Tree sizes? Really???
Yep, really. Throughout most of my life I've had a secret-- my weight. I always thought that I had a talent for pulling the wool over everyone's eyes on this subject. People seemed to think I was smaller than I knew myself to be. I was a master of deception. I had everyone fooled.
It was pretty easy to mask my weight. I wore flattering clothes and never gave the impression that I was concerned about how I looked. With the exception of a few close friends and family, I really didn’t talk about my perception of my body with anyone.
Things would get tricky every now and then when a friend (who was clearly smaller than me) asked to borrow one of my tops that they liked. I handed over the garment with one hesitation in mind… well, she’s going to see the size and know that I must be bigger than she thought!
Though it didn’t come up that often, the other sticky situation was when someone tried to pick me up. No siree! That is NOT happening. How could I possibly hide all the weight if someone actually tried to lift me? These legs and booty are no joke people. You’ll get way more than you bargained for.
Last fall I was attempting one of the biggest shams of all: hiding my weight while wearing a bathing suit. This mainly involves holding my body a certain way while standing, or while not standing, sitting slightly laid back (or lying down). And if at all possible, the help of a cover-up is always welcome. So I went to the store in search of the perfect garment to conceal my goods.
It was fall, so beach and poolside cover-ups weren’t readily available. I decided to go with the next best thing that caught my eye, an over-sized tank on the clearance rack. It was lightweight, fit me like a short dress, and even had some appropriate cut-outs which made it look like it may have actually been meant as a cover-up. I purchased it and went home feeling pretty good about my clever choice.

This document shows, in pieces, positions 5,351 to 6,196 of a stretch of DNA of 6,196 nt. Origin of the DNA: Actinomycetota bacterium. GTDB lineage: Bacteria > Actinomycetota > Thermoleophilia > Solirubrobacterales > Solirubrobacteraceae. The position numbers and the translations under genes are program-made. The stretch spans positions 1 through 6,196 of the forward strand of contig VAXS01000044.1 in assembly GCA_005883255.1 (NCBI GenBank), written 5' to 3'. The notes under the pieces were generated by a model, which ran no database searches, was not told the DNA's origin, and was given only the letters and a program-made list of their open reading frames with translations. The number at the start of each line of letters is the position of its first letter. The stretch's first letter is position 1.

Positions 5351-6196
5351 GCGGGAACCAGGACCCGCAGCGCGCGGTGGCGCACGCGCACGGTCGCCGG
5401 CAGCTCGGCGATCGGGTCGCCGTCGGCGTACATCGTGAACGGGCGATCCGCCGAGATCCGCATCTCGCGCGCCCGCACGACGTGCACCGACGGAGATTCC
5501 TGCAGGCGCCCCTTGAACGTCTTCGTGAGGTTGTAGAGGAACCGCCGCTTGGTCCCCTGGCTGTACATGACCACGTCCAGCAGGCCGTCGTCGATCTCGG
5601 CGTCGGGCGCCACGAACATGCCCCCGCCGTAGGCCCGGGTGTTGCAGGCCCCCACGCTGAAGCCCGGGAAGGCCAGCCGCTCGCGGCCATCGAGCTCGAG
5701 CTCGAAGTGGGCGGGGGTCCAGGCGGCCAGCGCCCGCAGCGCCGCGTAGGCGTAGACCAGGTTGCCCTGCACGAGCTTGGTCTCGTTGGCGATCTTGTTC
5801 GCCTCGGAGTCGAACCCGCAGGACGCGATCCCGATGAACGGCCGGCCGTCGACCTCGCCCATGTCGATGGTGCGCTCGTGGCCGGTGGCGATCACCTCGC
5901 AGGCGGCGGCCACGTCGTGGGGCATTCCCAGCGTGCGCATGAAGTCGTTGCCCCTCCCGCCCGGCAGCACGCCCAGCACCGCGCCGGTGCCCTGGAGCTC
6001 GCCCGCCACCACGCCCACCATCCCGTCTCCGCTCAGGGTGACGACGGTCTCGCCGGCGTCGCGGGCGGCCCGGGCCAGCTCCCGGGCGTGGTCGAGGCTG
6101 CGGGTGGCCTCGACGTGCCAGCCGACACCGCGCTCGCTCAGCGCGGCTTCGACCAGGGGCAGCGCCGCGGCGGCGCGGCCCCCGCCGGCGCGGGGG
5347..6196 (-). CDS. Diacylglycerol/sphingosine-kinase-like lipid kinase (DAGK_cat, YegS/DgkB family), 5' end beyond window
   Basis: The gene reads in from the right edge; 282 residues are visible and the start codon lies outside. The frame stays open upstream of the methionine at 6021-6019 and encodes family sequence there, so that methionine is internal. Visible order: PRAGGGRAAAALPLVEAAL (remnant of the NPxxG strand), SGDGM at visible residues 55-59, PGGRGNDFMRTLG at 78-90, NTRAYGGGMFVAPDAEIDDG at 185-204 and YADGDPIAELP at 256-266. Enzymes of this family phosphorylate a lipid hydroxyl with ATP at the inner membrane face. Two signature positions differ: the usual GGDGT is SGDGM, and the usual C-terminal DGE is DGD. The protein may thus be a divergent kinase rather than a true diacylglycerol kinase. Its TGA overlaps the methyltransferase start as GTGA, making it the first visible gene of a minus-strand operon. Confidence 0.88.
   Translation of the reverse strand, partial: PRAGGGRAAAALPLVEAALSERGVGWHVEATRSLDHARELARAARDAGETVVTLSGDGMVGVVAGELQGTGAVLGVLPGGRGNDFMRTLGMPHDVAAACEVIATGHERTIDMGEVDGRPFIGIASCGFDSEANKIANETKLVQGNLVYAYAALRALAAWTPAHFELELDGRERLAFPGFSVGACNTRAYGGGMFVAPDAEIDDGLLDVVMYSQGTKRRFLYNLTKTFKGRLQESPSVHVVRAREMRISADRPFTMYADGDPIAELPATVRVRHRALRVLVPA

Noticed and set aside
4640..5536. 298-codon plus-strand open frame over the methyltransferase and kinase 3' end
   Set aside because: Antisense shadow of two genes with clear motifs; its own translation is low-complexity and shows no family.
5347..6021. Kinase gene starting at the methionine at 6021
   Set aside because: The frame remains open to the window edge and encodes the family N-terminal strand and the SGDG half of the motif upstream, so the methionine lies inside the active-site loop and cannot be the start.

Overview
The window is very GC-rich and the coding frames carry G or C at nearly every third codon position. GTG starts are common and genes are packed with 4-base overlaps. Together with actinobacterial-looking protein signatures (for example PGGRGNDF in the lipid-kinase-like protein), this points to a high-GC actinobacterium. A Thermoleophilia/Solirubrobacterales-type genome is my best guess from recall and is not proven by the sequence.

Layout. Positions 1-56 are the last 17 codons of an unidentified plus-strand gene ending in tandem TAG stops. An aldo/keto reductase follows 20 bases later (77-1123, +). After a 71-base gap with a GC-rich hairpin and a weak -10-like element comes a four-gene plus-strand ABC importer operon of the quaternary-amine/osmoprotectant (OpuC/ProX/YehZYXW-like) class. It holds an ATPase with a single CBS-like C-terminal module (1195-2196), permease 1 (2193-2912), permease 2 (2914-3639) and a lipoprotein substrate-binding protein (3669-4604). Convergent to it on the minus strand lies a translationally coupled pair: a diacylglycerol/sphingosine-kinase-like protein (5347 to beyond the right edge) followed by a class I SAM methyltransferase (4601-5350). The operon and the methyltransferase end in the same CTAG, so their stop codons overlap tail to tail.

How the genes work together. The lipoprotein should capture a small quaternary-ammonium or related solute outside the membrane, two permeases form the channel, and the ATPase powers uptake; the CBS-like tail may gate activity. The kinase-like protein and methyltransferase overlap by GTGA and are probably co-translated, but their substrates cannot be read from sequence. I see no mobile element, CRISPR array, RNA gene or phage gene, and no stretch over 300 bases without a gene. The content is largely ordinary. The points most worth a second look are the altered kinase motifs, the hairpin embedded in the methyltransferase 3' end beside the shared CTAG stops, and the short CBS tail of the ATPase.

A few days later, on our weekend trip, I pulled out my new garb to throw it on and go to the lake. I immediately noticed the tag. The size was three sizes larger than the size I usually see in my clothes. I searched for a pair of scissors. That size had got to go! What if my tag was hanging out and someone saw it? My secret would be revealed.
While I scoured the Airbnb, I realized how ridiculous the whole situation was. I was letting my clothes dictate how I felt about my body even when I knew I intentionally bought that particular item at a larger size. I was a little appalled with myself… but I still cut out the tag.
Over the next few months and while developing Noya’s sizing chart something became clear to me; I wasn’t fooling the world about my weight. The world was fooling me. I had allowed material items, brands, and societal “norms” to influence my own reality. My perception of my body had been affected at a profound level. So I decided to make a change and it started with Noya.
While sizing is necessary at a functional level, it should not hold the power that it does. It is only a tool to find clothes that fit, it does not define us as people on any level. Numbers, letters, tree types, who cares? That’s why you’re a beautiful aspen or an oak at Noya. It won’t solve all the ways the world fools us about our bodies. Not even close. But at least this way a tag won’t give you a panicked feeling to find a pair of scissors.
Tree sizes? Why not? At a basic level, the names we typically use for sizes are as arbitrary as sizes named after trees. We’ve all encountered the large in one brand that fits like a small in another. So, tree sizes? You bet. You’re not a number or a generic size, you are you. Love it. Own it. Don’t worry about the tag.